Major travel companies do not normally oppose plans to expand airports. But The Co-operative Travel broke ranks last month by coming out against a third runway at Heathrow.
Describing aviation’s contribution to climate change as “significant and growing”, the company said: “We do not support the development of a third runway at Heathrow and, in principle, all other new runways in the UK unless there is a clear sustainability case.
“Aviation volume should only be allowed to grow in line with improvements in technology that allow total emissions to remain stable.”
The Co-operative Travel managing director Mike Greenacre said: “We cannot see any justification for new runways.”
This striking stance followed an analysis of government projections for airline growth and emissions, carried out with the Campaign for Better Transport – formerly Transport 2000.
Greenacre said: “The research found a third runway at Heathrow and other new runway proposals conflict with the UK’s target to reduce carbon-dioxide emissions by 60% by 2050.
“If we do not manage aviation growth within its current emission levels, we will have no chance of meeting the UK’s greenhouse gas targets. A line in the sand has to be drawn.”
Improving technology does not justify expansion, he added. “Technological progress would allow for moderate growth. However, the industry needs to ramp up its efforts for this to be realised.
“If the industry can demonstrate it is able to expand without increasing emissions, growth would be best accommodated at existing UK regional airports.”
The Co-op’s move is significant because the argument for a third Heathrow runway appeared over at the official level. Business leaders demanded it, the government signalled its approval and the industry believed the case won – albeit local campaigners and environmental groups do not agree.
But in June, Conservative leader David Cameron accused the government of “pig-headedly pursuing a third runway” and said: “The most important priority for Heathrow is making it better, not bigger.”
He suggested the economic case for expansion “falls apart” under scrutiny and suggested ministers look at it again.
“The case is based on a massive increase in the number of transfer passengers [but] the economic value of transfer passengers is hotly disputed,” said Cameron, “even without addressing the serious environmental concerns.”
That led Mike Carrivick, head of the UK Board of Airline Representatives, to complain: “Cameron is way off beam.”
Cameron may be hedging his bets, but given the Tories’ lead in the polls it is likely to be a government led by him that signs off the project or pronounces it dead.
British Airways chief executive Willie Walsh was sufficiently alarmed to tell a conference last month: “Without transfer passengers, Heathrow would become a regional airport.”
Walsh also hit out at a report by business lobby group London First. The group supports a third runway but calls for a reduction in flights to relieve congestion in the meantime by cutting Heathrow’s capacity by 1% a year.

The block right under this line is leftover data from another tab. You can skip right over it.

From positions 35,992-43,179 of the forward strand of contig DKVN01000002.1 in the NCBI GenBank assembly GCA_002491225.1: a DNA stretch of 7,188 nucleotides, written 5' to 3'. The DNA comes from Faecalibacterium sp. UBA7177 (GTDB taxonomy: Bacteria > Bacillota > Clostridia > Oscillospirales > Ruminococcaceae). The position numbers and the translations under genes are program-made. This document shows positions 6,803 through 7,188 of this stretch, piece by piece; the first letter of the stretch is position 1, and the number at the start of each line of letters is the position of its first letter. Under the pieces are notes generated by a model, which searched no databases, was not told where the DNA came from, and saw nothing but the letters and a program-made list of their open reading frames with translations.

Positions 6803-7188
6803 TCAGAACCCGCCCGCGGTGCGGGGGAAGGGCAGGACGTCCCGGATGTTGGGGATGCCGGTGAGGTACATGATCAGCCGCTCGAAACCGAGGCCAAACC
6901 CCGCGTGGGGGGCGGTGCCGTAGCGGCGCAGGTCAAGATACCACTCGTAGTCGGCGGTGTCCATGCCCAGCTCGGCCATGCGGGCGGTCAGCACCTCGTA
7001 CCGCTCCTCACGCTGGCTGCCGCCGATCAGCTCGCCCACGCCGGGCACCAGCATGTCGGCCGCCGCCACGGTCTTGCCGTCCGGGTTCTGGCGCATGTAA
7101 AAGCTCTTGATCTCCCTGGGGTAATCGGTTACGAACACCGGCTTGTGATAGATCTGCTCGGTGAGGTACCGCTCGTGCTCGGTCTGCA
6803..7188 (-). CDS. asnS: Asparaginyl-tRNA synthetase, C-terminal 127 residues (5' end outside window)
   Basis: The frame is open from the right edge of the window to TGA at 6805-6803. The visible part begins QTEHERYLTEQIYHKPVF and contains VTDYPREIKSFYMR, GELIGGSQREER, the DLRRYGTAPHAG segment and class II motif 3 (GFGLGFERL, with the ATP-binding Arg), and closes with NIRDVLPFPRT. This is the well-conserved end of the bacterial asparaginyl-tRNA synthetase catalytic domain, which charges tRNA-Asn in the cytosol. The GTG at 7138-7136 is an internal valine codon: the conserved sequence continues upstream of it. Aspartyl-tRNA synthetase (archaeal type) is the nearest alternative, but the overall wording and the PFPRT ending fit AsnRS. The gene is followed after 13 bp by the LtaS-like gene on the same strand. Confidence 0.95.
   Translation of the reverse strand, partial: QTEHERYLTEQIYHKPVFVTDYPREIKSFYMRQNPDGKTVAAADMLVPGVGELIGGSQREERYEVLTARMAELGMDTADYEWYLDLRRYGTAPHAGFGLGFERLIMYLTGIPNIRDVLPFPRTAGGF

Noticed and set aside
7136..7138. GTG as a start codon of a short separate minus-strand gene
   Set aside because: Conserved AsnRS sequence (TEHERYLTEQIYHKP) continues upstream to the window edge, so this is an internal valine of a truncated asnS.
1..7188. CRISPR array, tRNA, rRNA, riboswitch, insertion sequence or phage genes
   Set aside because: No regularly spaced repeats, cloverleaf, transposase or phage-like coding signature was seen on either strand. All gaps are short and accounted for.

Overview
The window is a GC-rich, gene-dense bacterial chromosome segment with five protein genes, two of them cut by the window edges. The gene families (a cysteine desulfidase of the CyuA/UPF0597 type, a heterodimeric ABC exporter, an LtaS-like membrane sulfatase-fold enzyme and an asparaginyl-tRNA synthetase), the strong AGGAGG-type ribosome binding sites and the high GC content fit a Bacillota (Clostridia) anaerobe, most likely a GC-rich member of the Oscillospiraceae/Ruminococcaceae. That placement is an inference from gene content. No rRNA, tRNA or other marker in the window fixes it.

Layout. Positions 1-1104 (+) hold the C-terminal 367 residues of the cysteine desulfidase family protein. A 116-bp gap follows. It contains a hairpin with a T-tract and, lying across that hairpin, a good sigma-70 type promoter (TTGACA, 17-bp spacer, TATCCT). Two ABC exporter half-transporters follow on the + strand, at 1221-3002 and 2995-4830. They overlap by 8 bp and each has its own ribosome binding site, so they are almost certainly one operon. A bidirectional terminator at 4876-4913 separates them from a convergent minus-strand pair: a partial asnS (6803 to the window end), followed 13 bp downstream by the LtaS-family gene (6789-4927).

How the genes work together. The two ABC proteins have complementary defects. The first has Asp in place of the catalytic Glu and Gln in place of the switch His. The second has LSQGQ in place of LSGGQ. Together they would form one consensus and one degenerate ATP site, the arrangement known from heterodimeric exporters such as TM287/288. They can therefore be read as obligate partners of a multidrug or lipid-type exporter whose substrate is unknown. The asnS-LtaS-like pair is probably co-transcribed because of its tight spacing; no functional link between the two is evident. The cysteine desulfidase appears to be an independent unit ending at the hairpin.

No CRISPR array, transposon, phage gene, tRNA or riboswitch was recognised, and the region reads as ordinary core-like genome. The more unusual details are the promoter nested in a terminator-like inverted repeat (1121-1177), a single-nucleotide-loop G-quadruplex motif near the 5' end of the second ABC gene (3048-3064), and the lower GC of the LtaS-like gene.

The Department for Transport is still expected to give the go-ahead for a third runway in October, although it has fallen behind schedule and continues to process 70,000 submissions to a consultation earlier this year.
Carbon emission targets
Transport secretary Ruth Kelly has repeatedly signalled her support for expansion and business secretary John Hutton insisted last month: “We will take the necessary
decisions on airport expansion.”
However, what The Co-operative Travel has done is highlight the basic contradiction in the government’s own forecasts. Quite simply, its targets for CO2 reductions and airport expansion cannot be reconciled.
Co-operative Group environment manager Chris Shearlock said: “We basically looked at DfT figures, the projections for improvements in technology and contrasted these with projections for UK greenhouse gas emissions.”
The DfT forecasts CO2 emissions from UK aviation will total 65 million tonnes a year by 2030. But by 2050, total UK emissions must be no more than 130 million tonnes.
“Even if we assume aviation does not grow from 2030, air travel would still account for about 50% of total emissions in 2050,” said Shearlock.
“These are DfT figures,” he adds. “Willie Walsh and [Ryanair’s] Michael O’Leary can say what they want. They ignore where we are heading.
“If we continue to expand air travel there is no way we can reduce emissions as we need to. The rest of the economy would have to contract to 10% of its current size and I cannot see that is realistic or equitable.”
Shearlock points out DfT figures also show past improvements in technology have cut emissions by only 1%-2% a year, when traffic has grown by at least 5% a year.
He said: “A step change in technology looks unlikely. There is potential for slow incremental improvements in traffic management and lighter aircraft, and we welcome
research into alternative fuels. But this problem is immediate.”
So The Co-operative Travel line, as outlined by Shearlock, is this: “We do not want to stop people taking their annual holiday and we are not saying aviation cannot grow, but it should only be allowed to grow within the range of efficiency improvements.
“The government should enforce maximum passenger and flight numbers.”